Newspaper Page Text
COLUMBIA, S. a
i?usday Baratee, December 12,18?9
REDUCTION TNPKICE- CLUBBING.-Tho
WEEKLY CLEANSE contains moro reading
matter than soy other family paper pub?
lished in the South-thirty-two long
columns, printed in clear type. It is
flH?d with original as well as selected
matter-editorials, correspondence, gene
" rsl news, markets, telegrams, interest?
ing atonas, - gke?ohes, poetry, etc. Dar?
in? tbe.early par* of the coming year its
columna will bo graced by a highly
entertaining nouvelletle, the production
of a lady of this oity, and which bas
been pronounced by disinterested critics
as equal to the very best of "Marion
Harland's" works. This story is entitled
"Orkney, or the Fortunes of Juliet Cly?
burn-a tale of the Palmetto State," and
will ran through about twenty numbers
c* thc "GLEANKB." As we are d?sirons
of introducing the paper-wbioh is in
every sense a ,lhome companion"-into
every family in the State, wo have de?
termined to rednce the yearly subscrip?
tion price, as follows-payable, in all
cases, in advanoe: Singlo copy $2 75;
tes copies, (to one post office,) $25.00;
twenty copies $45.00; fifty oopies S100.
The GLEANER and the "Rural Caroli?
nian"-lue popular agricultural monthly
-will be furnished, for one year, at
four dollars. The above rates go into
effect on the first of January, 1870.
Address. orders to the PHCENIX and
GLEANER Office, Columbia, S. C.
Tine Altitude of Virginia^-Bemuty sud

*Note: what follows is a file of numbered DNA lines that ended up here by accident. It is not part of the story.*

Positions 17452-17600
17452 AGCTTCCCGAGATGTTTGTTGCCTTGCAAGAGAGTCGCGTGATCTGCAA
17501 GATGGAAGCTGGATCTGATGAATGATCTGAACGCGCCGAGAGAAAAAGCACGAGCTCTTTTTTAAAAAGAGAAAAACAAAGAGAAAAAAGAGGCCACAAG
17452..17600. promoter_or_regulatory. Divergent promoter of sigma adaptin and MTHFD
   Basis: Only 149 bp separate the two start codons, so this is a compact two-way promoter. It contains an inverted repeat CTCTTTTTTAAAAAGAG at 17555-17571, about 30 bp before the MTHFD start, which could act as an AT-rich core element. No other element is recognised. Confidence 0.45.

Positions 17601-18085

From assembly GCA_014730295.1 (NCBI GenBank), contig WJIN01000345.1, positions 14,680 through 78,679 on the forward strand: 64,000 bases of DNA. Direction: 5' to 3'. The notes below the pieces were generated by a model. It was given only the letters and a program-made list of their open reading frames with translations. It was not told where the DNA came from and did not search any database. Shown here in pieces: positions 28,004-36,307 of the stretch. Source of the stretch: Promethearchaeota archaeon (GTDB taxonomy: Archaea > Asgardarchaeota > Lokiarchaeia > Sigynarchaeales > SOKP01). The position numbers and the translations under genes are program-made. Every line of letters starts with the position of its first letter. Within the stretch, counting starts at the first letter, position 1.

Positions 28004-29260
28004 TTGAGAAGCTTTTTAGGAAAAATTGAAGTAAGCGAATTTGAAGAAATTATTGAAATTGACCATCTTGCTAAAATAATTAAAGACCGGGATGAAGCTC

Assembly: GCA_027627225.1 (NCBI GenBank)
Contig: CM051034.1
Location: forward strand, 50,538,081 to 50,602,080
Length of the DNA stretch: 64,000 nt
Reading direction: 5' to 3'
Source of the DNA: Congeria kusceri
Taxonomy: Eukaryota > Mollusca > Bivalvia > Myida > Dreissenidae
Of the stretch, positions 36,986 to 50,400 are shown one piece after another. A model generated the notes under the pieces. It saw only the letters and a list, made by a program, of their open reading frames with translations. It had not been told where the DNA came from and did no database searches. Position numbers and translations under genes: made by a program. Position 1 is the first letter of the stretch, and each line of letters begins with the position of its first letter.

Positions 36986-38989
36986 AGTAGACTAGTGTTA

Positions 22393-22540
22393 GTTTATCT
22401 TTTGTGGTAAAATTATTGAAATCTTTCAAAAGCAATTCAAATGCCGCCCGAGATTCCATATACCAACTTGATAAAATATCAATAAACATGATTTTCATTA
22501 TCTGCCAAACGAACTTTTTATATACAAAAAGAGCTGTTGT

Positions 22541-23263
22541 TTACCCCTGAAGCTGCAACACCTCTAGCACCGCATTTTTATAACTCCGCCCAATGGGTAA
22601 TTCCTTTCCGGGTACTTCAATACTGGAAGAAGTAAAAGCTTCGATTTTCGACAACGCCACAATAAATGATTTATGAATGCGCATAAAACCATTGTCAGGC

When Virginia adopted the conserva?
tive role and thereby overoame extreme
radicalism, we regarded her as stooping
to conquer, and fonnd no occasion to
unite in the oritioism whioh some jour?
nals visited upon her. She has gone
Tory far to seoure admission into the
Union. She bas complied with all the
exacting demands made npon her. She
has gono before the President in tho at?
titude of an humble suppliant, and craved
the continuance of his kind protection.
We thought this was enough. To bow
her lofty head before Congressional and
Executive power*-this was, we hoped,
to fill the cup of her humiliation. But
we were mistaken. Another and a greater
humiliation was in reserve for the "Old
Dominion"-"the mother of States and
statesmen." This was to "bend the
pregnant hinges of the knee" before B.
F. Butler, the Chairman of the Recon?
struction Committee of tho House of
Representatives. The Bichmond Dis?
patch contains a long and detailed ac?
count of the visit of a committee of the
Virginia Legislature to the President and
then to General Butlor. This committee
informed General Butler of the faithful
manner in which the people of Virginia
had complied with tho demands of Con?
gress, and hoped that General Butlei
would be satisfied, aud that Virginiu
O, glorious consummation!-would bc
forthwith admitted. But Gcueral B.